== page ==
Advocating for Wetlands Protection and Restoration
What are the next steps after the US Supreme Court’s ruling on wetlands?
In May 2023, the US Supreme Court issued a decision – the Sackett decision – on which wetlands are protected under federal law and it significantly reduced the number that are protected. Prior to this ruling, 80% of Indiana’s remaining wetlands had federal protection. After the ruling, 20% or fewer have federal protection. The Supreme Court essentially said that the fate of wetlands is up to the states.
In September 2022, the Indiana Wetlands Task Force issued a report stating that Indiana is already suffering from the cumulative loss of wetlands. About 90% of Indiana’s original wetlands have already been destroyed. Since wetlands are good at storing excess stormwater, replenishing groundwater, purifying water, and hosting wildlife, losing them means more flooding, reduced groundwater resources, reduced water quality, and loss of wildlife. We need to make sure that all our elected officials understand that Indiana needs better wetland preservation and more wetland restoration.
What legislation is being planned to protect wetlands from failing septic systems?
For the last several years, a bill has been introduced to increase septic inspections. It has not passed in prior years, but may be reintroduced again in 2024.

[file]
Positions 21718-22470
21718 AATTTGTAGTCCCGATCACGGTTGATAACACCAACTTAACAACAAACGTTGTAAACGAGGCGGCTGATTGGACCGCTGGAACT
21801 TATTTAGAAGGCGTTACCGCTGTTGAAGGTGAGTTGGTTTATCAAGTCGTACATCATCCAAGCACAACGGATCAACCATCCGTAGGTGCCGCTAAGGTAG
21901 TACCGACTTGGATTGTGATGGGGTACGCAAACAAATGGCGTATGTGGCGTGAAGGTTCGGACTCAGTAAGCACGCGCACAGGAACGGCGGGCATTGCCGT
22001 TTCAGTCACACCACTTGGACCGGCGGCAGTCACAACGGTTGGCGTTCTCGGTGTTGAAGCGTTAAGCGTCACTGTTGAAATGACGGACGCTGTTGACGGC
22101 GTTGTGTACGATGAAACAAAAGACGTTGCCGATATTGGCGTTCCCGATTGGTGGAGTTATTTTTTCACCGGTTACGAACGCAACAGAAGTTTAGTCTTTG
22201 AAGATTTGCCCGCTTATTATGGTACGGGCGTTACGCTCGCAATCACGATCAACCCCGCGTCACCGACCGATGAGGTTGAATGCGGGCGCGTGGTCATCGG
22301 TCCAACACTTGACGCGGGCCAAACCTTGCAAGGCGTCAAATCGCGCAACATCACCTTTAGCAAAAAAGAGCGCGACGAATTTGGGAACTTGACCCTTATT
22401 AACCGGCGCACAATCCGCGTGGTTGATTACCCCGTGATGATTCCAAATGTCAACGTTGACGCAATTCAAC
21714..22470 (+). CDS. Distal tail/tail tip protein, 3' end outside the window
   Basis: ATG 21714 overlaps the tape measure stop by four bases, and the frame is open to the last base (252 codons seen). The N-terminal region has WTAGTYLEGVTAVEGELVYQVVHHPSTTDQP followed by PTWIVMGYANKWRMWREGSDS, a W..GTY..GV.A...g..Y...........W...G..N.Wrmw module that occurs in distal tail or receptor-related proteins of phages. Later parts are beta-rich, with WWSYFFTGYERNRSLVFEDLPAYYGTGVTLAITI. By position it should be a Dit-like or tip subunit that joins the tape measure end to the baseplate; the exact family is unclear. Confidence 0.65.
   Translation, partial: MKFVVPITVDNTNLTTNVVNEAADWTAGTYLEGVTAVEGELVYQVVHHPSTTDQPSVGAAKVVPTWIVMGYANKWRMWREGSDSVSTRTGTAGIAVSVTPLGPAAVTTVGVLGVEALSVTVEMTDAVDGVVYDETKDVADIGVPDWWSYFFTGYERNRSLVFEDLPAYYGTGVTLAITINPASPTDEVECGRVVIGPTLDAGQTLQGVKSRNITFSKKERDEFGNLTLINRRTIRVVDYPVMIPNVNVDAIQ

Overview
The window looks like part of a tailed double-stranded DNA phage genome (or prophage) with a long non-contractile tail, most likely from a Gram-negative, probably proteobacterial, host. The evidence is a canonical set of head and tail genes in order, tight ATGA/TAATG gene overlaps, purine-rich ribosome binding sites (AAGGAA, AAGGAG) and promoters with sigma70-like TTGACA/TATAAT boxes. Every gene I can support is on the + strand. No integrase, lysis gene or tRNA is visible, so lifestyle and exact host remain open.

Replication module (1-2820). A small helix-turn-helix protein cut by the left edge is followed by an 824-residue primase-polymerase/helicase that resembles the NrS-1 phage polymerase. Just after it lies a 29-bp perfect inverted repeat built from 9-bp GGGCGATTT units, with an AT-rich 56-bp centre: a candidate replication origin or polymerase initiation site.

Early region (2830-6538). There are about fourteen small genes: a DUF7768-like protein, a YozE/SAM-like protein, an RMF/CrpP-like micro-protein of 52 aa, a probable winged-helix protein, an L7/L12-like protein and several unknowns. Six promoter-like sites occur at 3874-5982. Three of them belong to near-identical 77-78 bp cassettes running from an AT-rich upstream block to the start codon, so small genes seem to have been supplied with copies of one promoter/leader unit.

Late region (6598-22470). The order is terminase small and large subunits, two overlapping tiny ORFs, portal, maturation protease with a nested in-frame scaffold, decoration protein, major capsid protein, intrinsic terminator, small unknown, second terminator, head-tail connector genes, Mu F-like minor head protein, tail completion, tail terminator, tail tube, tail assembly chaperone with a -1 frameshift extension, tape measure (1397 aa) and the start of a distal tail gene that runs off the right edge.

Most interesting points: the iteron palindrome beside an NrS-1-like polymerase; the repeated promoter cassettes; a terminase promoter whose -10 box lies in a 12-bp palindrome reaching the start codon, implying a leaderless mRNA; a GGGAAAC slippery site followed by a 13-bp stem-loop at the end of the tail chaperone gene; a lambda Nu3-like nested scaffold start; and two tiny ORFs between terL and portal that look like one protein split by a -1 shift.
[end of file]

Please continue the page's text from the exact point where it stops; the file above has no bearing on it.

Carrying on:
In what ways does the government plan on helping keep our waters clean and potable at both the state and local levels?
At the state level, the Indiana Department of Environmental Management (IDEM) has the delegated authority to implement the federal Clean Water Act and the Safe Drinking Water Act in our state. For drinking water, IDEM oversees safety in the state’s public drinking water systems. Under the Clean Water Act, IDEM tests water in streams, lakes, and rivers around the state. This also means that IDEM is responsible for issuing permits to limit waste discharges into waterways and for tracking compliance with those permits.
At the local level, the public drinking water systems are responsible for setting up source water protection plans, testing the water regularly, and following safety procedures. Local governments also have the option of building protective buffers around waterways and wetlands into their planning and zoning.